Those poor folks in Portland don't enjoy this natural air conditioning and will burn... heading above 100F.  At least they have fine microbrews to cool down with.

Wednesday, August 17, 2016

Glory and the Space Needle

Yesterday morning at the top of the Space Needle dawned sunny with low clouds on the horizon (see image), but around 7 AM low clouds pushed into Seattle, reaching the upper reaches of the Needle (shown below)

6 AM
 7AM
8:30 AM
 

But something beautiful and subtle occurred as the low clouds extended toward the Space Needle:  a glory, characterized by colorful, concentric rings.  Here are a few shots from the SpaceNeedle cam: 




It is not rare to see glories when flying above clouds when the sun is high in the sky.


Glories are optical effects that occur when you have the right configuration of sun and clouds. They result when light is scattered back to the viewer by a field of relatively uniform, small cloud droplets and is always opposite the sun (centered at the anti-solar point), just as the shadow of an object (like the Space Needle or aircraft) would be.   It is possible to realistically simulate the generation of glories using the equations describing electromagnetic waves and their interactions with droplets (Mie Scattering) as shown below (the upper left corner is the simulation):


Keep your eye out for glories next time you are flying.


Monday, August 15, 2016

How to get aircraft turbulence information?

Some folks are a bit nervous about flying, with turbulence being a major concern.  They feel better knowing what will happen or is happening.  So where can you secure such information?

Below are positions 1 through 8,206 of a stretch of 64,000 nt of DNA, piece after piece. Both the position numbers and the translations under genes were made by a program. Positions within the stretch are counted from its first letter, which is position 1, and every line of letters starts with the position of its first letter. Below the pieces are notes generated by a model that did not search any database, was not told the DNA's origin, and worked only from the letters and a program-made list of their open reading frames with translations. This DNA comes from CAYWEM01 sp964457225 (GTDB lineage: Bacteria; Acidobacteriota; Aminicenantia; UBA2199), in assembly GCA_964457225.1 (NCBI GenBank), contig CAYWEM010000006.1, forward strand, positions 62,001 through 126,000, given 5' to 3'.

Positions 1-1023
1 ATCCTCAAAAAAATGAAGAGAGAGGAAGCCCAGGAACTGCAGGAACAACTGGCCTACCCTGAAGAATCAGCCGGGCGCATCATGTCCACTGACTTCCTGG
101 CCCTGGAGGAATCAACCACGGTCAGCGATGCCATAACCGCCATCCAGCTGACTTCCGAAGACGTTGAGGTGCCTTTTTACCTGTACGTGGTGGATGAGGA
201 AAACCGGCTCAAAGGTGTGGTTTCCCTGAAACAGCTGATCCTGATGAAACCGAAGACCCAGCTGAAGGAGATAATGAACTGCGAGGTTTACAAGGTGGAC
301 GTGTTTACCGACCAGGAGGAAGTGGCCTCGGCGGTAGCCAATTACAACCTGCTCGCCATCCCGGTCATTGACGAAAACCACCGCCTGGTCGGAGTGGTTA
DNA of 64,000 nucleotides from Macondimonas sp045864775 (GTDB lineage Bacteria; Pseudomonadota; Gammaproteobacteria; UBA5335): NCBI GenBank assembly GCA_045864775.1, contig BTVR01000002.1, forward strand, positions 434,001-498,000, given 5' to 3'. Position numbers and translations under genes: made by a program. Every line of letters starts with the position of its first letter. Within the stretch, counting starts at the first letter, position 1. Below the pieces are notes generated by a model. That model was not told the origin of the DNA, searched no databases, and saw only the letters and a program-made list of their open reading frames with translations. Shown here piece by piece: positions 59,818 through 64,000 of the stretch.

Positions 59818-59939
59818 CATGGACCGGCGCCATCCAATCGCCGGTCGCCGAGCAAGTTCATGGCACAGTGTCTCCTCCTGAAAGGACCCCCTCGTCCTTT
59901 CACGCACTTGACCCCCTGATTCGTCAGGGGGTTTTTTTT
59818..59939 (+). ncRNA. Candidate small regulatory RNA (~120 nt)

My favorite is from the NOAA/NWS Aviation Weather Center on their ADDS Turbulence website (www.aviationweather.gov/turbulence).  You can see an example below.  This page has turbulence SIGMETa (colored turbulence warming areas) in the upper left, pilot reports of turbulence (PIREPS) in the upper right, and model-driven turbulence forecasts at many levels and times (bottom panel).

The pilot reports are particularly useful and they are color-coded (green for light, orange for moderate, and red for severe).    Below is  a recent example for the Midwest.
 Turbulence symbols look like strange omega symbols--here is a blow up of how they look:


Light turbulence is routine--a modest movement that is not even uncomfortable, sort of like driving on a rough rode.  Moderate turbulence makes it a bit uncomfortable to walk around, but generally doesn't send things airborne (although the seat belt sign is virtually always on in moderate turbulence).  Finally, there is severe, which CAN send you airborne.

The final plot (on the bottom) provides forecasts of non-convective turbulence (from wind shear and mountain waves).  It is useful, but sometimes gets the pattern wrong.

To check out turbulence on an international route, go to this  NOAA site: /www.aviationweather.gov/progchart.   An example over the Pacific (shown below) indicates turbulence with yellow dashed lines and thunderstorms by the scalloped red areas.   The Great Circle route to Japan looks clear, except for some thunderstorms over Japan.



Another source, and one particularly good for international routes, is turbulenceforecast.com.   They have some of the same things as the NOAA site, but they have other products as well.  You can even sign up for warnings.